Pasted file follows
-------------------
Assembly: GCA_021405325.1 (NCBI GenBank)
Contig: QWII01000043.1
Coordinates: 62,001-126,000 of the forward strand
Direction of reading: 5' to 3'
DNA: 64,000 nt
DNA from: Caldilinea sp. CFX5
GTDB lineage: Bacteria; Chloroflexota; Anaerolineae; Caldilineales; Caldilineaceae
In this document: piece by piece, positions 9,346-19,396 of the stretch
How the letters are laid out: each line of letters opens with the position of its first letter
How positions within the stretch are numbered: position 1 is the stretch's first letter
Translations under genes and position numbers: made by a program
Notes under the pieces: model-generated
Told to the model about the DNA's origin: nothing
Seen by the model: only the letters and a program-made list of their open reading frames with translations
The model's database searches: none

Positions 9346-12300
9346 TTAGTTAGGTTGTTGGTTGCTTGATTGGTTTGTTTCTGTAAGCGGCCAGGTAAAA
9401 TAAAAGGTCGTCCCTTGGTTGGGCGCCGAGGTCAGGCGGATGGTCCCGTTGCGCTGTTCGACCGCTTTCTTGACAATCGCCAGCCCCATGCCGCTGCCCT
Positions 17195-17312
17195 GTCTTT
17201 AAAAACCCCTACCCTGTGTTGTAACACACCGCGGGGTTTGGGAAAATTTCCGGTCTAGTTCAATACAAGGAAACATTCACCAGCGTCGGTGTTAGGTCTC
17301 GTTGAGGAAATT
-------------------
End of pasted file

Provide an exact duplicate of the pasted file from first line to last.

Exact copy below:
Assembly: GCA_021405325.1 (NCBI GenBank)
Contig: QWII01000043.1
Coordinates: 62,001-126,000 of the forward strand
Direction of reading: 5' to 3'
DNA: 64,000 nt
DNA from: Caldilinea sp. CFX5
GTDB lineage: Bacteria; Chloroflexota; Anaerolineae; Caldilineales; Caldilineaceae
In this document: piece by piece, positions 9,346-19,396 of the stretch
How the letters are laid out: each line of letters opens with the position of its first letter
How positions within the stretch are numbered: position 1 is the stretch's first letter
Translations under genes and position numbers: made by a program
Notes under the pieces: model-generated
Told to the model about the DNA's origin: nothing
Seen by the model: only the letters and a program-made list of their open reading frames with translations
The model's database searches: none

Positions 9346-12300
9346 TTAGTTAGGTTGTTGGTTGCTTGATTGGTTTGTTTCTGTAAGCGGCCAGGTAAAA
9401 TAAAAGGTCGTCCCTTGGTTGGGCGCCGAGGTCAGGCGGATGGTCCCGTTGCGCTGTTCGACCGCTTTCTTGACAATCGCCAGCCCCATGCCGCTGCCCT
Positions 17195-17312
17195 GTCTTT
17201 AAAAACCCCTACCCTGTGTTGTAACACACCGCGGGGTTTGGGAAAATTTCCGGTCTAGTTCAATACAAGGAAACATTCACCAGCGTCGGTGTTAGGTCTC
17301 GTTGAGGAAATT